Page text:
Switzerland: Applicable Law And Jurisdiction In International Reinsurance Contracts From A Swiss Perspective

Introduction

Reinsurance practice often involves international contractual relations. Issues that regularly arise in reinsurance litigation relate to the place of jurisdiction and the applicable law. As reinsurance disputes are frequently brought before arbitral tribunals, there is virtually no jurisprudence by Swiss courts in reinsurance matters. In a recently handed down decision,1 the Swiss Federal Supreme Court clarified the important issue of the competence of the Swiss courts in international reinsurance contracts.

The cedent, with its seat in Switzerland, commenced litigation before the Commercial Court of Zurich (the Commercial Court) against a reinsurer, with its seat in Italy, and requested that the Commercial Court order payment of roughly 1.2m Swiss francs plus interest arising out of a reinsurance contract the claimant had entered into with the respondent's predecessor. The contract provided for Swiss substantive law to apply, however, it was silent on jurisdiction. In an interim decision, the Commercial Court assumed jurisdiction, arguing that the reinsurer's primary obligation was a mere payment of benefits in case the reinsured risk occurred and that the payment had to be performed at the seat of the reinsured insurance company. The Federal Supreme Court (the Supreme Court) reversed the decision.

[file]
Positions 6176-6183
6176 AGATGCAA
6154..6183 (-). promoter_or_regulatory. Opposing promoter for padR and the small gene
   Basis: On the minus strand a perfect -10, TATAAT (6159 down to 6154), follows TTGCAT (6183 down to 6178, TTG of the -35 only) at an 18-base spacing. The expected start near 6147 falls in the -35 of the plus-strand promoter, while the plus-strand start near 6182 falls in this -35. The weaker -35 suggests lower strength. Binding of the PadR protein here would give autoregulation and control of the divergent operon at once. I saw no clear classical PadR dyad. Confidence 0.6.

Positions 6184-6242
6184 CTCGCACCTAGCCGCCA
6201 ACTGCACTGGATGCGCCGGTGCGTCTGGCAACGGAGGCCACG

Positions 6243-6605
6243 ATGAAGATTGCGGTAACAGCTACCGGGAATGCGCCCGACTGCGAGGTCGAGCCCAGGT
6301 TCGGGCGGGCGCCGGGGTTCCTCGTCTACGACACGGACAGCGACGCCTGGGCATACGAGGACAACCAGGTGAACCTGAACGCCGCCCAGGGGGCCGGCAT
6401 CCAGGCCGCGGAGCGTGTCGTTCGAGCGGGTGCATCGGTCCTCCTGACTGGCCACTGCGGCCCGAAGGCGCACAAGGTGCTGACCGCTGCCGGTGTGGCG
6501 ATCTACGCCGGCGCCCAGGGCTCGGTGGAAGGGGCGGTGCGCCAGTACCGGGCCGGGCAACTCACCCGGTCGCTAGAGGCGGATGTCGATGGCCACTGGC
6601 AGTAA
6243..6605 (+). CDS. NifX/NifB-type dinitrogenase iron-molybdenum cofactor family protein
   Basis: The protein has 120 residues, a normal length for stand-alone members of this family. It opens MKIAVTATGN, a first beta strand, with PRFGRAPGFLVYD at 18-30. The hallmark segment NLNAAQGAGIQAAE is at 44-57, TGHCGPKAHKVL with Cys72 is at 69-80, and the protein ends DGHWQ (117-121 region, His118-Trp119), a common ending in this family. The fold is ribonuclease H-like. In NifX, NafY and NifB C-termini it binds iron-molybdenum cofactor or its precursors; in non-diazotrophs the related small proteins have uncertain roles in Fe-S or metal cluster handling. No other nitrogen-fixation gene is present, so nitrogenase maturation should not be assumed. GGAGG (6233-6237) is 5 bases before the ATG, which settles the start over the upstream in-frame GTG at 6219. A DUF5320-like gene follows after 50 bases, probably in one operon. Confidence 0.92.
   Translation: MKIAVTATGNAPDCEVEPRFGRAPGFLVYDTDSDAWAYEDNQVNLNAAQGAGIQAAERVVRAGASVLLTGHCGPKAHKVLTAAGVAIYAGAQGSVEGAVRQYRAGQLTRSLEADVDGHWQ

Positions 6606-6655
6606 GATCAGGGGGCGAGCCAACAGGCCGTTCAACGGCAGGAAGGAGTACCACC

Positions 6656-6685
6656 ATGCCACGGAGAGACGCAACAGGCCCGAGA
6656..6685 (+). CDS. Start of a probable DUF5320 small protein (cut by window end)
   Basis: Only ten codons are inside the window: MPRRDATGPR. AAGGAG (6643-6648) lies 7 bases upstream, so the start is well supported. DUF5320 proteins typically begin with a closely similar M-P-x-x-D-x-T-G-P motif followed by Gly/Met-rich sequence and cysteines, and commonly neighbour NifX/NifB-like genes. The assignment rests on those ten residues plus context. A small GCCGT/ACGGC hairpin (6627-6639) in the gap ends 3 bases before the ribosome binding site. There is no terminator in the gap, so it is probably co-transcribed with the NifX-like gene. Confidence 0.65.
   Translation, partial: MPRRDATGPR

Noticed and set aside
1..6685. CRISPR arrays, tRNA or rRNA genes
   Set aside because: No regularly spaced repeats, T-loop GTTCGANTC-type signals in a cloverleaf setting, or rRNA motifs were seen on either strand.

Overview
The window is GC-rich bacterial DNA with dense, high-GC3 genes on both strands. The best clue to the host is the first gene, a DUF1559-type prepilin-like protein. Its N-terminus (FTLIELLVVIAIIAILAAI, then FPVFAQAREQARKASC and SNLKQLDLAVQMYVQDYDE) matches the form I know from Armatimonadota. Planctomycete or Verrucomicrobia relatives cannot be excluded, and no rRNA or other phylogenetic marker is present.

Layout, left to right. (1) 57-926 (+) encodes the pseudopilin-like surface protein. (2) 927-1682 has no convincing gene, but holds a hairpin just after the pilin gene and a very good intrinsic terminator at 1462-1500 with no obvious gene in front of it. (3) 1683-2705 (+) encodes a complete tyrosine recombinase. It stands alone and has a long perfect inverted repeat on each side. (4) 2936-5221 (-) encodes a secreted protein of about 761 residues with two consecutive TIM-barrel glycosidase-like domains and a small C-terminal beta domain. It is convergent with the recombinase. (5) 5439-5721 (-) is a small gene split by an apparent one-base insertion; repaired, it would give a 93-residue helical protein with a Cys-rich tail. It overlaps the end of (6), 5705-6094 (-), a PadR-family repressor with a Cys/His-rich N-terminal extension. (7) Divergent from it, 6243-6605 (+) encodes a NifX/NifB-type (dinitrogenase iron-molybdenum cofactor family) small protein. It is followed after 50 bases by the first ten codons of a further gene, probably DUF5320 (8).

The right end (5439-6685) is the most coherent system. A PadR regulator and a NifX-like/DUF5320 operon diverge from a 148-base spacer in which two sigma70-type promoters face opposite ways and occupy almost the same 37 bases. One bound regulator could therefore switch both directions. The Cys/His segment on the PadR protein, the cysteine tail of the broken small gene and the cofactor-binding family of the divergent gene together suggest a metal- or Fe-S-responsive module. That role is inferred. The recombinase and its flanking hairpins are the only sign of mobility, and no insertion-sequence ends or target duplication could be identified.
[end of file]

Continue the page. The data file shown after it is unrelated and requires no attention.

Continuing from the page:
We take the Supreme Court's judgment as an opportunity to briefly discuss the issues of competence in reinsurance disputes and the applicable law to reinsurance contracts from a Swiss perspective.

Reinsurance contracts in Swiss law and jurisprudence

As in many jurisdictions, Switzerland's reinsurance contracts are not subject to the special rules on insurance contracts as laid down in the Swiss Federal Act on the insurance contract. Rather, reinsurance contracts are subject to the general principles of contract law laid down in the Code of Obligations (CO). As the CO gives parties wide autonomy in shaping their contractual relations, the internationally accepted reinsurance principles are considered relevant sources of reinsurance law in Switzerland and play an important role in contractual interpretation of reinsurance contracts.2

In this context, the Supreme Court expressly recognised the importance of the jurisprudence of the British courts and the practice of the London reinsurance market in the development of the international reinsurance practice.

The law applicable to reinsurance contracts

Parties to a reinsurance contract can freely agree the law by which their contractual relationship shall be governed. In the absence of a choice of law, it is for the Swiss judge to determine the law governing the contract based on the Swiss Private International Law Act (PILA). The PILA provides that the contract shall be governed by the law of the state with which the relevant contract is most closely linked. This link is deemed to exist with the state in which the party performing the obligation characteristic of the contract has its habitual residence.